Thursday, November 3, 2016

The Value of Community Discussion

The Value of Community Discussion

Thousands of years ago, when the Emperor still walked, Horus was loyal, and Ferrus Manus was a head taller, I started this blog with the intention of de-mystifying the competitive Warhammer 40k scene and letting more people have access to army lists and discussion of matches. Today I want to directly discuss that original goal.

Over the past few months I’ve gotten the chance to watch my readership and support for this blog grow, and it’s been awesome. As much as I love watching the numbers go up, and knowing you guys are reading, the best part to me is when people take the time to speak to me, tell me how much they like the blog and how it’s helped them. But I’m only one person, and as much as I love talking about the game I have my own biases and faults and no one can get the whole perspective from only me. I certainly wouldn’t be where I am if not for the help of at least a half dozen other people sticking their hands in my lists or helping me practice. The point of this long-winded intro is that today I want to talk about how everyone can join in discussions and add their points constructively.

There is No “Best List”

Yesterday a member of one of my groups was talking about building an Iron Hands death star. I spent a good ten minutes explaining its weaknesses, what lists beat the tar out of it, and what missions are practically auto-lose for death stars. I concluded with saying “but it’s a good list. A guy running it beat me and placed top 24 at NOVA.” There are a lot of good army lists out there right now but understanding your weaknesses is just as important as understanding your strengths.

You Don’t Have to be a Good Player to Share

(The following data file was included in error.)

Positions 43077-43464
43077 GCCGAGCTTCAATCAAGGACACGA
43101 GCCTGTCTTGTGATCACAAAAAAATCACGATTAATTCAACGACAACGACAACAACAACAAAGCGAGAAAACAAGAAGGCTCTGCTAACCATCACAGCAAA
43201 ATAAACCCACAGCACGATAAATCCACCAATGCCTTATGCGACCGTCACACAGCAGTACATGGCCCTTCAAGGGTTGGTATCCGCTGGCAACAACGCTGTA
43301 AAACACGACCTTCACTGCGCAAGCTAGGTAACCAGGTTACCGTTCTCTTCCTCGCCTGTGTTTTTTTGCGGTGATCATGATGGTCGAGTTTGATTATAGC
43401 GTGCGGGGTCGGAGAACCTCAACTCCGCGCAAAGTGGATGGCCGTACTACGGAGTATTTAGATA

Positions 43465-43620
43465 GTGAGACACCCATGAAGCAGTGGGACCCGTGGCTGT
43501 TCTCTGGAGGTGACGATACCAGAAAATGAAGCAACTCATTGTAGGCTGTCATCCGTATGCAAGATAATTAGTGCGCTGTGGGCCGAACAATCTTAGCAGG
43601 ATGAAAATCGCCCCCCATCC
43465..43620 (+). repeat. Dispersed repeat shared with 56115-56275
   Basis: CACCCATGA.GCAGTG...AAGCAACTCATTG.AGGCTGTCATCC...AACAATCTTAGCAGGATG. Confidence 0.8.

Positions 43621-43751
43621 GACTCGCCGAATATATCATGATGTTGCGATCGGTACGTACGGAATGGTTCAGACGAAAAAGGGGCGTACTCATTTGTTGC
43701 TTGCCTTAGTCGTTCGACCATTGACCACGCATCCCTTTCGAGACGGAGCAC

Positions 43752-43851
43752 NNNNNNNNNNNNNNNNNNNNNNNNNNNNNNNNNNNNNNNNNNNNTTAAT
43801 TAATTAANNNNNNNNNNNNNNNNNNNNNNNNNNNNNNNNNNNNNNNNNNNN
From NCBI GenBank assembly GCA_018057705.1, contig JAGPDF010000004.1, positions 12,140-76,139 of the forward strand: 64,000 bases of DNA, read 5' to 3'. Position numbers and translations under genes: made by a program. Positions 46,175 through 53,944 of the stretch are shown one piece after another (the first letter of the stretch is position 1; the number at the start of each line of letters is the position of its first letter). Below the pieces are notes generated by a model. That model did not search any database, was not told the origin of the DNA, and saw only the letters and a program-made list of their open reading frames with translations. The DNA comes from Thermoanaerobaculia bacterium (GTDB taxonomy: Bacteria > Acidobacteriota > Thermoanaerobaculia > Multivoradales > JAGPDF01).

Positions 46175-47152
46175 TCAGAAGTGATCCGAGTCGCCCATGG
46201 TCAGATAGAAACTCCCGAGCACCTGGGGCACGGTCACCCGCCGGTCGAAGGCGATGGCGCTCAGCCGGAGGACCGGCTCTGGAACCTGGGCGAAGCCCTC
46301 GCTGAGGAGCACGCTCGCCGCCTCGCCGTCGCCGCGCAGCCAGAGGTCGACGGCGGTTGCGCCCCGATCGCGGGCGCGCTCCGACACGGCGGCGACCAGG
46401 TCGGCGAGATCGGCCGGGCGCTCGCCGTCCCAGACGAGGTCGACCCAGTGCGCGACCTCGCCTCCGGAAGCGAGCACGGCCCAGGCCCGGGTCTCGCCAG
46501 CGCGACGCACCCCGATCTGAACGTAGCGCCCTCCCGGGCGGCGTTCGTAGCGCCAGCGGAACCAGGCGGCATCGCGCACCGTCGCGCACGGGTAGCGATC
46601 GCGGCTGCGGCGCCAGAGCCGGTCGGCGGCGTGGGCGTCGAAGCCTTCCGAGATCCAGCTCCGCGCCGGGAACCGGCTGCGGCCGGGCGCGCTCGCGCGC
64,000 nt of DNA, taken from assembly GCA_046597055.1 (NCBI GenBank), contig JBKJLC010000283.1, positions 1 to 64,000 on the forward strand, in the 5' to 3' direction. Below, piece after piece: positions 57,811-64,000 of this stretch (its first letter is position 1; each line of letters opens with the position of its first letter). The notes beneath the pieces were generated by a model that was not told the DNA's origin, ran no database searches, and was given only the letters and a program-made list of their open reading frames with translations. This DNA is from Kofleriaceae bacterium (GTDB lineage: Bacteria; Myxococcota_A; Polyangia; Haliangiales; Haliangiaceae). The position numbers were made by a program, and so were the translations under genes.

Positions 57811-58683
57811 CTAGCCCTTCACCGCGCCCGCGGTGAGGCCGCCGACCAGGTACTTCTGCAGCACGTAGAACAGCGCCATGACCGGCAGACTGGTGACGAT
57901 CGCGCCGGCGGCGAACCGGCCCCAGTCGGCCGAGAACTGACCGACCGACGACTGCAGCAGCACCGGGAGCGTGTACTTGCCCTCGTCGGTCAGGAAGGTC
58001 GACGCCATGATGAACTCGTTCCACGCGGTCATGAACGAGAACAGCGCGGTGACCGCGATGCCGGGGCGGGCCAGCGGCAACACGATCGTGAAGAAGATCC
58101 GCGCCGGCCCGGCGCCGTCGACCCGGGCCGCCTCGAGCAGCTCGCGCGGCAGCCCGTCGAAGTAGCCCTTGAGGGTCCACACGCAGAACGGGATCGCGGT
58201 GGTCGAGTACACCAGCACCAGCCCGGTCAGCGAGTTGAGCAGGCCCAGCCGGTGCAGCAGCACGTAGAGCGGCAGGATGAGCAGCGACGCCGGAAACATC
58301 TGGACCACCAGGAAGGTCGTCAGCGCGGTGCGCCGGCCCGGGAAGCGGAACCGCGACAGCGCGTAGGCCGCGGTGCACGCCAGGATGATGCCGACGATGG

I know places like reddit have a lot of “lurkers” who are happy to just read and never contribute. That’s perfectly fine, but remember you may have never played in a tournament and your life and still have good ideas. Don’t be afraid to share ideas for lists, units, or combos that you think are innovative, even if they don’t work for you. Some lists have a higher skill cap than others, and what an inexperienced player loses with, an experienced player may be able to do great things with.

The Meta is Not Static
More so than ever, the Warhammer 40k competitive meta is very fluid. New strategies and armies rise to popularity because they can beat other popular lists and new supplements allow new ways to play old armies. A player who understands what’s currently strong and the weaknesses of those strong armies is capable of coming up with something that can shift the meta a bit. Like the above point, good analysis can come from anyone, not just a top player bringing an offbeat list.

Criticism Requires Explanation
There is nothing more harmful to discussion than blindly repeating things you’ve seen elsewhere. I see it less in the warhammer community than elsewhere, but there’s still an unfortunately large number of people happy to swing into discussions and say “X is bad” or “never play Eldar without scatterbikes”. These kinds of comments are incredibly damaging because they do nothing to help the person posting understand WHY it’s bad, while also propagating themselves. That person is now encouraged to repeat the same, because they’ve been told something is bad without understanding why either. If you don’t understand WHY something isn’t good or popular, take the time to think about it before telling other people.

These points were a little abstract, and I’m not sure I got all of my information across, but I hope to see more people partaking in better discussions. Also, if you ever need help with a list or just to discuss the game, feel free to contact me.

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